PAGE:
North Korea open to talk at any time

North Korea open to talk at any time
A picture shows the fourth tunnel of North Korea's nuclear test site is blown up in Punggye-ri, North Korea.

Seoul - President Trump's decision came after repeated threats by North Korea to pull out of the summit over confrontational remarks by US officials.



By Reuters

Published: Fri 25 May 2018, 10:41 PM

Last updated: Sat 26 May 2018, 12:45 AM

North Korea said on Friday it was still open to talks with the United States after President Donald Trump called off a summit with leader Kim Jong Un, saying it hoped the "Trump formula" could resolve the standoff over its nuclear weapons programme.
Trump on Thursday announced his withdrawal from what would have been the first-ever meeting between a serving US president and a North Korean leader, scheduled for Singapore on June 12, in a letter to Kim, citing North Korea's "tremendous anger and open hostility".
President Trump's decision came after repeated threats by North Korea to pull out of the summit over confrontational remarks by US officials.
"We have inwardly highly appreciated President Trump for having made the bold decision, which any other US presidents dared not, and made efforts for such a crucial event as the summit," North Korean Vice Foreign Minister Kim Kye Gwan said in a statement carried by state media.
"We even inwardly hoped that what is called 'Trump formula' would help clear both sides of their worries and comply with the requirements of our side and would be a wise way of substantial effect for settling the issue," he said, without elaborating.
Kim Kye Gwan said North Korea's recent criticisms of certain US officials had been a reaction to unbridled American rhetoric, and that the current antagonism showed "the urgent necessity" for the summit.
"His sudden and unilateral announcement to cancel the summit is something unexpected to us and we can not but feel great regret for it," Kim Kye Gwan said, adding that North Korea remained open to resolving issues with Washington "regardless of ways, at any time".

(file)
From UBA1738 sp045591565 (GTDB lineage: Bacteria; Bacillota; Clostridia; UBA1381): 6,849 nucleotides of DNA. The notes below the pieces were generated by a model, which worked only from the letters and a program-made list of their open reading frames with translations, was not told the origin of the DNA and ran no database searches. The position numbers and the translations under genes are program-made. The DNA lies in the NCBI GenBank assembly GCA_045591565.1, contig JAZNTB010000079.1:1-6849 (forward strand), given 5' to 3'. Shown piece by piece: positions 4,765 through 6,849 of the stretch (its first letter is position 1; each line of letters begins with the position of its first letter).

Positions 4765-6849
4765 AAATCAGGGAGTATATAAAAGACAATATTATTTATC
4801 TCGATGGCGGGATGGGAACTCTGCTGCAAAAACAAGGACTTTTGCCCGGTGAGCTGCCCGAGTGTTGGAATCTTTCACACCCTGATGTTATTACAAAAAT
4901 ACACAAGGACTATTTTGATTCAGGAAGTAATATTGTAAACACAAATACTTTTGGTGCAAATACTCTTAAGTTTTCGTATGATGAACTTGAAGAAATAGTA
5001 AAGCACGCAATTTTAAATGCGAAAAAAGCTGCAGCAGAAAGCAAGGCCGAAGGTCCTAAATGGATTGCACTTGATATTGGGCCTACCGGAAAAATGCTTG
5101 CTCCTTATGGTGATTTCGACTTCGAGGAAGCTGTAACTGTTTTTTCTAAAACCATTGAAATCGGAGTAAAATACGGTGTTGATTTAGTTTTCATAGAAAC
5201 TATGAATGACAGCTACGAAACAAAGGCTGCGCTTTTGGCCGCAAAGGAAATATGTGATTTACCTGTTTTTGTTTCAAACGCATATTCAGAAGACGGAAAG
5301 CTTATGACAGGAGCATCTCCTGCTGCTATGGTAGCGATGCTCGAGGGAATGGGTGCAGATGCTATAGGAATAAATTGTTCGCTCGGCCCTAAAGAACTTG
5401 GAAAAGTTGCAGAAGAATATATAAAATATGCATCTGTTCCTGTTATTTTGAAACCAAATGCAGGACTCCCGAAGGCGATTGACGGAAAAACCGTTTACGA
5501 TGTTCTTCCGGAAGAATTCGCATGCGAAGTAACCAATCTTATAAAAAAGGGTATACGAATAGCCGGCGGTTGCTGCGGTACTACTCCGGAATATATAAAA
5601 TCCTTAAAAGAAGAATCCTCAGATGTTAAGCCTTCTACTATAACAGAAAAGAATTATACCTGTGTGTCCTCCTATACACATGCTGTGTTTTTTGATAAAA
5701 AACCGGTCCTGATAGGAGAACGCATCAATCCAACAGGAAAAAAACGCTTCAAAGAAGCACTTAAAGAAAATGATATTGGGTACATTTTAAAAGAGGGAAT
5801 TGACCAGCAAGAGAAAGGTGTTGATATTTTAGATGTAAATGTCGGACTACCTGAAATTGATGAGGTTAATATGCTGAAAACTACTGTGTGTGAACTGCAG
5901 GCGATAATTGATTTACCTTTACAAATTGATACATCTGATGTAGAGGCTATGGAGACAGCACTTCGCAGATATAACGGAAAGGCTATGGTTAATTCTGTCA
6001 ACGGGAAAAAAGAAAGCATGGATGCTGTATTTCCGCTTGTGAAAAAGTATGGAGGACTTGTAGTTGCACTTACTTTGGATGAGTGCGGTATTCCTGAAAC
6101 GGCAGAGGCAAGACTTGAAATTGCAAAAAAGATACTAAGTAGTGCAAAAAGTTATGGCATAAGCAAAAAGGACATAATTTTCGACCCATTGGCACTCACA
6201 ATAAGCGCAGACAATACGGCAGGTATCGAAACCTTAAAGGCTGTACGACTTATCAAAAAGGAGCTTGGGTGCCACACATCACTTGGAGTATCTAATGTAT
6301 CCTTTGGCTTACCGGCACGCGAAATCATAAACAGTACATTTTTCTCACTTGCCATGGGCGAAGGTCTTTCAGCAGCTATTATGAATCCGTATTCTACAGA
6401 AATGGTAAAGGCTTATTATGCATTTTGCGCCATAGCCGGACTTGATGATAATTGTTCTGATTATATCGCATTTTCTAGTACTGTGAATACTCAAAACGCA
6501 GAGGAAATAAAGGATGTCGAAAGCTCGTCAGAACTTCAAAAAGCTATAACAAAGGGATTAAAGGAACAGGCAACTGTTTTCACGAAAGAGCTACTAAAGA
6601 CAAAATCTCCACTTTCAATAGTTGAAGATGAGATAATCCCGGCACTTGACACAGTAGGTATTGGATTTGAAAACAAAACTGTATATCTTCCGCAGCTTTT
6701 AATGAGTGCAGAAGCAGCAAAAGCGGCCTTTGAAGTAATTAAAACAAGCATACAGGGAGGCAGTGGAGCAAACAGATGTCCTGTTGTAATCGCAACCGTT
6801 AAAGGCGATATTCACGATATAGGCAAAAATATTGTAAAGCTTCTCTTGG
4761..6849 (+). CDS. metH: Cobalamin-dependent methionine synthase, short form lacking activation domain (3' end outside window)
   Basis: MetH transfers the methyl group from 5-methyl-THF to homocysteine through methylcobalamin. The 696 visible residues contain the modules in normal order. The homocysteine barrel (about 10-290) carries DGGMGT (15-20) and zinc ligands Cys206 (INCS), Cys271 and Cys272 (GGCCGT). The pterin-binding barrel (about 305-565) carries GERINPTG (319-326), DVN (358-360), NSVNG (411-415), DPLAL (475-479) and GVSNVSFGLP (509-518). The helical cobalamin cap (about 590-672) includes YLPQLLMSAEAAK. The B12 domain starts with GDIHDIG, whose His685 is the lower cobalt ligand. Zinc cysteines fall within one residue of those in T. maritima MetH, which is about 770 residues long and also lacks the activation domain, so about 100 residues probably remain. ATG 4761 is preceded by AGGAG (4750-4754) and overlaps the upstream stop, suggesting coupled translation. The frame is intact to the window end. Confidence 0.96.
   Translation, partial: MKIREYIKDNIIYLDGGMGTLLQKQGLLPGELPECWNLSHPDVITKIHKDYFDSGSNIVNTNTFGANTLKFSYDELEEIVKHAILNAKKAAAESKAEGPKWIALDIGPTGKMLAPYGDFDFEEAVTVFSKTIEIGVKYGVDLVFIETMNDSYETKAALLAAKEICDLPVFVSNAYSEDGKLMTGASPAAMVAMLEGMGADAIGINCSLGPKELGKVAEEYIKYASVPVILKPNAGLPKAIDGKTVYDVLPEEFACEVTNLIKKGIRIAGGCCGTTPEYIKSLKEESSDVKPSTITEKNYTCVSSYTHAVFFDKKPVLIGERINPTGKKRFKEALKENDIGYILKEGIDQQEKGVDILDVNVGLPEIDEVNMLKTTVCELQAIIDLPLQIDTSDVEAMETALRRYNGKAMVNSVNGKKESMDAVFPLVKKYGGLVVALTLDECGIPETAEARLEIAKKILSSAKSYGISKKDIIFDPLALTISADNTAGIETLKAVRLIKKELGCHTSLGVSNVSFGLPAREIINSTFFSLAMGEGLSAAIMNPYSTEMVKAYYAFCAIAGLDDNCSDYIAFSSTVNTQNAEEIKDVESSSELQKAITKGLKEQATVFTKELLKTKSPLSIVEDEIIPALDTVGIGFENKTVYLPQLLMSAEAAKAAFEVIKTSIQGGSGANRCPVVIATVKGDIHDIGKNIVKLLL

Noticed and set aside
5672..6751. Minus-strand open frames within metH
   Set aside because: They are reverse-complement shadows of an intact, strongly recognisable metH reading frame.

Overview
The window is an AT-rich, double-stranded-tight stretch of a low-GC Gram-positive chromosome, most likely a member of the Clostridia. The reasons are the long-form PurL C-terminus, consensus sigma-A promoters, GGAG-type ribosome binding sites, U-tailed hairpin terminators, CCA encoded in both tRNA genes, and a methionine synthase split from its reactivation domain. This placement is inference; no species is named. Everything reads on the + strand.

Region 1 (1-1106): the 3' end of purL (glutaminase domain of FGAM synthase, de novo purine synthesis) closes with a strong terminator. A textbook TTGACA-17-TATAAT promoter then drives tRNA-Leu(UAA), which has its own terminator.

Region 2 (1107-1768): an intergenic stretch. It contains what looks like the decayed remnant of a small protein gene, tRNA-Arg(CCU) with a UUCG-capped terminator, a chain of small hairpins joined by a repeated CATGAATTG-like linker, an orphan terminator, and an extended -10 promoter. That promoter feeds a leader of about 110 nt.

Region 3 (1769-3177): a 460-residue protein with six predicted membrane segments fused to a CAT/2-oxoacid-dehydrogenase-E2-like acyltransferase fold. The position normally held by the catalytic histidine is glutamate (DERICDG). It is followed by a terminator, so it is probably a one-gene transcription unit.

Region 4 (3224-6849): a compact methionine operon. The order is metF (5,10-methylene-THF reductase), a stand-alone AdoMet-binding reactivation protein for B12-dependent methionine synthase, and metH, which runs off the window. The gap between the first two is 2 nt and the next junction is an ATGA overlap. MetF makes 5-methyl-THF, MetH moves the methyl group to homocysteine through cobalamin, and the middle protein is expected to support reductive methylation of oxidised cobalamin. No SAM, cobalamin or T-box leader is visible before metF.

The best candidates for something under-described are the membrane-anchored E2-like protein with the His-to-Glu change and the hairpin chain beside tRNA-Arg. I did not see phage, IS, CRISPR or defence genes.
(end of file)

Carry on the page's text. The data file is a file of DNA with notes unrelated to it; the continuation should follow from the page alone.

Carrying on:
North Korea had sharply criticised suggestions by Trump's national security adviser, John Bolton, and Vice-President Mike Pence that it could share the fate of Libya if it did not swiftly surrender its nuclear arsenal. Libyan leader Muammar Gaddafi was deposed and killed by Nato-backed militants after halting his nascent nuclear programme.
North Korea on Thursday announced it had completely dismantled its Punggye-ri nuclear test facility "to ensure the transparency of discontinuance" of nuclear testing.
Footage of the event broadcast by South Korean media on Friday showed explosions throwing up huge clouds of dust and debris as they destroyed tunnel entrances and multiple wooden structures around the site.
Other images showed North Korean officials displaying a map of the site, including several major tunnel complexes they said were unused and completely operational prior to being destroyed.
Some analysts are worried the cancelling of the summit could prompt a resumption in hostilities, including renewed shorter-range missile tests or stepped-up cyber attacks by Pyongyang and increased sanctions or deployment of new military assets by Washington.
Many South Koreans reacted angrily to the announcement, feeling they had been cheated of a chance of a lifetime to live in peace.
North Korea's measured response provided some solace for nervous financial markets, with Asian shares almost flat.
"I suspect they couldn't agree on denuclearisation," said Masahiro Ichikawa, senior strategist at Sumitomo Mitsui Asset Management. "But looking at comments from the both sides, none of them is ruling out holding a meeting in the future. So I do not expect to see an immediate escalation in military tension."
South Korean President Moon Jae-in, who worked hard to help set up the summit and urged Trump at a White House meeting on Tuesday not to let a rare opportunity slip away, said he was "perplexed" by the cancellation. He urged Trump and Kim to talk directly.
US Secretary of State Mike Pompeo and his South Korean counterpart, Kang Kyung-wha, held a phone call and agreed to continue working towards creating the right conditions for the United States and North Korea to talk, the South's foreign ministry said in a statement.


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